Construction on the city’s $8.3 billion plan to replace Rikers Island with new jails in four of the five boroughs has begun.
The first backhoe scoops of dirt were dug up in Kew Gardens, where a parking garage and building that will include community space will be erected.
“Today we move one huge step closer to our goal of a fairer and more equitable jail system for all New Yorkers,” Mayor de Blasio said in a statement issued by his office last Friday. “Closing Rikers Island will make our city stronger and more just, and I’m proud to deliver a system that better reflects this city’s values.”
The project began just west of the existing parking lot behind Borough Hall at Union Turnpike between 126th and 132nd streets. It will be 105 feet tall and have a two-level, 25,000-square-foot community space and more than 600 parking spots.
The east side of the parking lot will remain open during construction, providing 140 parking spots to the community until work is complete in 2023.
The Queens Detention Complex, located behind the Queens Criminal Courthouse, will be demolished during construction of the garage and center.
The new jail itself will be up to 195 feet tall and house up to 886 men and women in separate areas. All boroughs but Staten Island will have new jails by 2027, when the city has mandated the closure of the Rikers Island complex.
All projects are being overseen by the city Department of Design and Construction.
The city’s aim was to eliminate the old, antiquated Rikers facilities and build jails close to courthouses, with the stated intent of keeping detained prisoners closer to their homes and families; and to avoid the daily transportation between Rikers and courthouses in all five boroughs.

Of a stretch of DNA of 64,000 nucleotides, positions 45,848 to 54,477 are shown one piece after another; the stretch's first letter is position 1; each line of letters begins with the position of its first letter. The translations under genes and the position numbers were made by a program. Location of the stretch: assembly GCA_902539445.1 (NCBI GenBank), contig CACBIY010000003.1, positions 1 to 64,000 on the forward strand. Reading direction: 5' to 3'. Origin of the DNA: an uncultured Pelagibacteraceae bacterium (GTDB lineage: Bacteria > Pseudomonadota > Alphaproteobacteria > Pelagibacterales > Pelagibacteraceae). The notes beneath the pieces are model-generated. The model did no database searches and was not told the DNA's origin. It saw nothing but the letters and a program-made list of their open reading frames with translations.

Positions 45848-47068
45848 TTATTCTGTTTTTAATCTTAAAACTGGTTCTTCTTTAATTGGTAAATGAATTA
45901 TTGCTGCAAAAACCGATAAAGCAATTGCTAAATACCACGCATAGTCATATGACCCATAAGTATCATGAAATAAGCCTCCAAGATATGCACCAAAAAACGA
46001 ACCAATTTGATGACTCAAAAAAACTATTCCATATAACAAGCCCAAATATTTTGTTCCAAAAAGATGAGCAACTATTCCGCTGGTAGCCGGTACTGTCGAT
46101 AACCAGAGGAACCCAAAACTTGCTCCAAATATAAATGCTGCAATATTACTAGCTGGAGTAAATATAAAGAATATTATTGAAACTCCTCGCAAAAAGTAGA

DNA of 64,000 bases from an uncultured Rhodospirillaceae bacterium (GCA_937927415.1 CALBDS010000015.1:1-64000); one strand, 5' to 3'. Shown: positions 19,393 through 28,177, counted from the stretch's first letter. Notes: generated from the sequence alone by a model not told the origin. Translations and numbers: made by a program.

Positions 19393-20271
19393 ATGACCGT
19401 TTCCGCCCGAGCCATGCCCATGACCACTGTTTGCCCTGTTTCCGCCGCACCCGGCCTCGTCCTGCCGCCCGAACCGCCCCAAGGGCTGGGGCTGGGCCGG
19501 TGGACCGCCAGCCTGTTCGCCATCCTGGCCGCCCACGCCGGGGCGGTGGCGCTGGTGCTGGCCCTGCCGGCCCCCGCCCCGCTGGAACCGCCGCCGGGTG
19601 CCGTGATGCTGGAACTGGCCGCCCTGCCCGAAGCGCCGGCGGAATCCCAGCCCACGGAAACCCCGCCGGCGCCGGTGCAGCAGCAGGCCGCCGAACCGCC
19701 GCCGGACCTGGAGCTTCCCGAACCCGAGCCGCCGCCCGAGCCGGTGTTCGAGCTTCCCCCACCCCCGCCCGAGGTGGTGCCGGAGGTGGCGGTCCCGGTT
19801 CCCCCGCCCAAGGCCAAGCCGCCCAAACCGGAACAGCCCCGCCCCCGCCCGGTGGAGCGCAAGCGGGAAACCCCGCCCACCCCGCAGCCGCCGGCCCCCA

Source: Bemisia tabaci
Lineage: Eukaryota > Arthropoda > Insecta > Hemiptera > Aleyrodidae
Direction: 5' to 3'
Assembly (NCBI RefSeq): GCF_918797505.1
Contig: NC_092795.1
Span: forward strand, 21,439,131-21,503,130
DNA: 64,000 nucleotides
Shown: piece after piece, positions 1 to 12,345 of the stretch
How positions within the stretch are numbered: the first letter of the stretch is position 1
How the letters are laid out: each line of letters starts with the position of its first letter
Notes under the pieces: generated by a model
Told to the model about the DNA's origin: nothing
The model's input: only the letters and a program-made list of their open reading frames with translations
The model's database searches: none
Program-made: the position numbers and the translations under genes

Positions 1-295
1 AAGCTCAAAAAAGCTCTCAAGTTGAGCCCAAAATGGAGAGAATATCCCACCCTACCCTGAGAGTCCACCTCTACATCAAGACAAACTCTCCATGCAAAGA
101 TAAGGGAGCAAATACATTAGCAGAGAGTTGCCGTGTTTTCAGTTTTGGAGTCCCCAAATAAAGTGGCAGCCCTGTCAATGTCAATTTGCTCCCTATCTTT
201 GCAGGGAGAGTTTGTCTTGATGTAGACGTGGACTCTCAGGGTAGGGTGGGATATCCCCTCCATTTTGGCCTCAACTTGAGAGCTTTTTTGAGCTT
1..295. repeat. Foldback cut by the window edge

The controversial move was unpopular in the surrounding neighborhoods.
Councilwoman Karen Koslowitz (D-Forest Hills) told the Chronicle in October 2019 that rather than cast a useless vote against a measure she felt certain to pass, she extracted promises of future community benefits from the administration.
Those were to include the new community space at the complex; a new kitchen at Queens Community House’s Kew Gardens Senior Center; additional officers for the 102nd Precinct — a promise made prior to a $1.5 billion partial defunding of the NYPD budget this fiscal year; renovations and security upgrades at PS 99 and PS 139; and lighting in the Austin Street underpass beneath Union Turnpike.